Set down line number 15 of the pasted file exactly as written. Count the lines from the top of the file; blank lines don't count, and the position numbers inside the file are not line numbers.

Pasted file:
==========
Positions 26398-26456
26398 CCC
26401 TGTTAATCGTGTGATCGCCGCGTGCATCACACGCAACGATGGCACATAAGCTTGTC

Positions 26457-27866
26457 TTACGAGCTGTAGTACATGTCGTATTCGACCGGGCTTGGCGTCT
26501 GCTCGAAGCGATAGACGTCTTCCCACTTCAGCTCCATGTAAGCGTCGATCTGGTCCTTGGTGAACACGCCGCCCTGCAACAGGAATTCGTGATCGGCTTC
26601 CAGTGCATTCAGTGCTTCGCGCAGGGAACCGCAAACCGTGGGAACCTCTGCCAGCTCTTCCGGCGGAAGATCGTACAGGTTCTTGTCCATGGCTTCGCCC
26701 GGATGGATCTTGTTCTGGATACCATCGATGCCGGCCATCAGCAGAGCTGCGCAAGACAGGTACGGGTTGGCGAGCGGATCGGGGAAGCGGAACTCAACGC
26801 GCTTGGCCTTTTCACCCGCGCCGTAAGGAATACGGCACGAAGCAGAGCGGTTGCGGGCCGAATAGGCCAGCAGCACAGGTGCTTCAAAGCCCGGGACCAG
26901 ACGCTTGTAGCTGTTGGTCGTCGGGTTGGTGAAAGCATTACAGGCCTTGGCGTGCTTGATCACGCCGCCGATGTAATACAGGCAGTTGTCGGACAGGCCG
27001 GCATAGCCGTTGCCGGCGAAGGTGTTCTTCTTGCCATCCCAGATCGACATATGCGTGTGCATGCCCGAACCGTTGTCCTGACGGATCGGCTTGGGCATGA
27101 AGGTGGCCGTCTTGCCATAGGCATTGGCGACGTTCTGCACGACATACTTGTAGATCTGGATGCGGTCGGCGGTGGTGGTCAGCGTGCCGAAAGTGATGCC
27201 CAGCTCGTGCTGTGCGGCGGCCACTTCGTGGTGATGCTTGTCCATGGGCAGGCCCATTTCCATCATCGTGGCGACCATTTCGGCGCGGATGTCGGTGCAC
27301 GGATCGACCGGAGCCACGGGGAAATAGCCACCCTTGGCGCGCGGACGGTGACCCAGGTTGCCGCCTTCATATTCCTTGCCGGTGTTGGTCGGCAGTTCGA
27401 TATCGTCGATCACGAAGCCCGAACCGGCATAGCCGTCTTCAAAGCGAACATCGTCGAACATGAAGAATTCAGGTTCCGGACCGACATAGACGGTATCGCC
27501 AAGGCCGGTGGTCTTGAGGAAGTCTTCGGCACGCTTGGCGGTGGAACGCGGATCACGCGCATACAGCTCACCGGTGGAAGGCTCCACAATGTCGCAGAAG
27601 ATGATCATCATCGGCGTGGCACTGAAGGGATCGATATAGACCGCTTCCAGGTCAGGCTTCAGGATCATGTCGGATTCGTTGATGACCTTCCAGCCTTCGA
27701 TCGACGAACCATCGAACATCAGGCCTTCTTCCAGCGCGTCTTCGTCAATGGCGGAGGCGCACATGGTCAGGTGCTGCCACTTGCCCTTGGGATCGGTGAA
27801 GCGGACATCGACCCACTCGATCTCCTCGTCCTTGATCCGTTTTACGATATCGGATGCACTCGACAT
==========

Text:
27401 TATCGTCGATCACGAAGCCCGAACCGGCATAGCCGTCTTCAAAGCGAACATCGTCGAACATGAAGAATTCAGGTTCCGGACCGACATAGACGGTATCGCC